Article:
Dynamite Hack

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dynamite hack

1997 – It all began in Austin, Texas where roommates Mark Morris (guitar/vocals), Chad Robinson (bass/vocals) and Mike Vlahakis (guitar) began a musical assault on the “cancerous funk/blues-rock cyst that has imbedded itself into the heart of the ‘Austin soul'”and they named it Dynamite Hack. They drew inspiration from albums by bands including Weezer, Pavement, Radiohead, Jawbreaker, and U2 as they began to form their sound.

It was the disturbingly appealing and contrasting vocal styles of singers Mark and Chad that quickly landed the band regular spot at Austin’s now defunct underground music club Bates’ Motel. It was in the urine and beer soaked creative atmosphere of this local proving-ground that the Hack spent years playing every show they could get their grubby little hands on while learning quite simply: how to rock.

1999 – After a couple years of rocking, Dynamite Hack decided it was time to record an album. An ad in a local paper produced David Eaton who would help the band realize their rock ‘n roll recording dreams. The band also started a label (Woppitzs) so they could rip themselves off later. Suddenly, a few months before recording, Dynamite Hack’s roommate/drummer John left the band. The band’s search for a replacement yielded drummer ChaseTexas.

Armed with a new drummer and producer Eaton, Dynamite Hack strolled into the Firestation Studio at Southwest Texas State University and began to lay down the moronic magic that would become their album Superfast . The finishing touches were put on the tracks at their hero Willie Nelson’s magical studio in Pedernales.

The album took about 2 weeks of studio time but was spread out over 5 months because of the band’s lack of money, time and talent. In late November, while waiting for the CD to be completed at the duplication house, one of the songs (“Boyz in the Hood”) was picked up by local radio.

“A local DJ, Ben Blaze, at 101X in Austin and he kept coming up to us and saying ‘Man, this version of “Boyz-in-the Hood” is great, you’ve got to get it on the radio,’ so I finally gave it to him to play,” remembers young Mark Morris.

Dynamite Hack’s “Boyz in the Hood” was put on “Like It or Spike It,” a local listener request competition. The song sweeps the voting and advanced to the next night. The band rejoiced. The next day, the Hack lost to a local band on “Like It or Spike It.” Downtrodden, the band saw its dreams of rock ‘n roll stardom slipping away. However, in the weeks following, “Boyz in the Hood” became the most requested song on 101Xwhich lasted for nearly 3 months.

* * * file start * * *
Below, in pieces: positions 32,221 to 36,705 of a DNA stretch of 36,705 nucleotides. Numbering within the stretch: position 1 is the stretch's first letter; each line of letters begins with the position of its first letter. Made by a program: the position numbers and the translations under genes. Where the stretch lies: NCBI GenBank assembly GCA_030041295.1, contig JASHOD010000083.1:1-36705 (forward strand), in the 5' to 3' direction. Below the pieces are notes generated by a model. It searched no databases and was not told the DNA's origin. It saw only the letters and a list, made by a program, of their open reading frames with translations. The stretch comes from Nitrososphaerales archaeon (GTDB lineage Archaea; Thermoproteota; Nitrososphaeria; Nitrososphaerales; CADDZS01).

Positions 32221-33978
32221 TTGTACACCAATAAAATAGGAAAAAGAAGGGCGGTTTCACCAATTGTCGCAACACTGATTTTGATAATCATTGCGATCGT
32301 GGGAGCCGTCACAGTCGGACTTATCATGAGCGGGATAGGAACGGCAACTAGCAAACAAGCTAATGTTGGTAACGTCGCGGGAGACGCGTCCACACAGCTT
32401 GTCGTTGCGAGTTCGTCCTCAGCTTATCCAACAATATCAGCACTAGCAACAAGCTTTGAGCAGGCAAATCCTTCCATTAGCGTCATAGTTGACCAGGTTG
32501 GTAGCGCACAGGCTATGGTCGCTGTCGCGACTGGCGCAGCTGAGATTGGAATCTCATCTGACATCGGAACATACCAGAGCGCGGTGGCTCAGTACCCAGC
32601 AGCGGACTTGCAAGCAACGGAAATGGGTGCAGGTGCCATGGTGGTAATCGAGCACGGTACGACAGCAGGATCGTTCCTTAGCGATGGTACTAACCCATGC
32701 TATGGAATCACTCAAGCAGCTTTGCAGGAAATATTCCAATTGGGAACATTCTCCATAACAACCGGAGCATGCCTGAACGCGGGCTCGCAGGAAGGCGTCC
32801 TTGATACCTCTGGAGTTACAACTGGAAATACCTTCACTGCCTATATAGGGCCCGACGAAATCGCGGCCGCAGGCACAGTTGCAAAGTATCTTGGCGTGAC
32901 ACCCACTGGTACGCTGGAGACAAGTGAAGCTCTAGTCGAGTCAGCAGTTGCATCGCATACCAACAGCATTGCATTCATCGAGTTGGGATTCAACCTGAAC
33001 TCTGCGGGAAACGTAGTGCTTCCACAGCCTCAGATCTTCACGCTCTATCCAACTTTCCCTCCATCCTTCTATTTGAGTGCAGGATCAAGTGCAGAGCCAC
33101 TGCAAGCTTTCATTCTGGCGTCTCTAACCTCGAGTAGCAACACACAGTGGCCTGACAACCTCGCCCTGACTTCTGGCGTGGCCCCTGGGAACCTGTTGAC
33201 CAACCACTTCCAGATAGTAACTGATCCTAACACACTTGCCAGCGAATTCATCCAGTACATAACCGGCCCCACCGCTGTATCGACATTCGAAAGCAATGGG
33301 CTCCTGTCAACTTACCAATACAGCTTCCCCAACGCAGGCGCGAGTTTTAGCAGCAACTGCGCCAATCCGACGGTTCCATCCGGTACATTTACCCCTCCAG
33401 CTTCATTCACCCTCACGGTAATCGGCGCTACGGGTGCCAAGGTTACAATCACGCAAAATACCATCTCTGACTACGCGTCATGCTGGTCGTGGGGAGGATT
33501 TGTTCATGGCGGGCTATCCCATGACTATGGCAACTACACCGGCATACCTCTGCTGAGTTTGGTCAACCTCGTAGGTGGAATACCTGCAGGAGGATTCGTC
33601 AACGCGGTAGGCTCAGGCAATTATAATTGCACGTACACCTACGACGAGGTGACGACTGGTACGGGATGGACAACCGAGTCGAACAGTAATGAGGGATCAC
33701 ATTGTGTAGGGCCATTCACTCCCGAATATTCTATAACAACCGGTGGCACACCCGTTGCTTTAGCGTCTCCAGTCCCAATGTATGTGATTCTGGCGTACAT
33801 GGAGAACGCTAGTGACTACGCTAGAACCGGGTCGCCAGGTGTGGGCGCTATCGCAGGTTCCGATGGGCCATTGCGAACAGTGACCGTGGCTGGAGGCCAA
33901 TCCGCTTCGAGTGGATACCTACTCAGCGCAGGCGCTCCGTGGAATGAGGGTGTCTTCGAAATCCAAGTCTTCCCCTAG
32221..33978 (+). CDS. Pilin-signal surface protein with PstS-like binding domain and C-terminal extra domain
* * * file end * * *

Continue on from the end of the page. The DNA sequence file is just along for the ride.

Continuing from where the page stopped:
The band also met its soulmate in the music business, manager George “The Hitman” Couri, who presented the band with an offer they couldn’t refuse. Soon thereafter the song went to 94.5 The Edge in Dallas, gaining an equally huge response from listeners.

The band soon began to receive flack for taking a gangster rap song and making it so damn white. “We were all rap fans growing up,” says Chad, “listening to lots of Public Enemy, NWA and the Ghetto Boys. One day Mark was playing this really sugary-sweet riff on the acoustic guitar and singing Eazy-E’s ‘Boyz ‘N the Hood’ over the top. Genius! When it came time to pick songs to record for the album there was no way we were leaving that one off just because it was so different from the rest of our songs. And it definitely fit with our sensibilities.”

Another of the many highlights on Superfast is the song “Anyway,” which appears (if you look hard enough) in two radically different versions. One is a bitter rock song and the other a passionate ballad featuring guest vocalist and Mark’s sister, Emily Kate.

“That came about because I was tooling around with ‘Anyway’ on the piano when Chad came in and said that it would be cool to record it with a girl singing it,” says Mark “So we got my sister. She came in and nailed it in two takes.”

February 1999 – The album sales in Austin & Dallas for Superfast were impressive enough to provoke offers from nearly every major label.

March 1999 – Moving quickly, the Hack signed with Universal/Farmclub and headed to New York to witness the remixing of their album by Chris Shaw (Weez, Ween) who gave the album the “black rage” it had previously missed.

With the successful recording of their first album now behind them, the members of team Hack are more than ready to hit the road. Audiences entering into a Dynamite Hack show expecting an unforgettable high-energy assault to the senses will not be disappointed.

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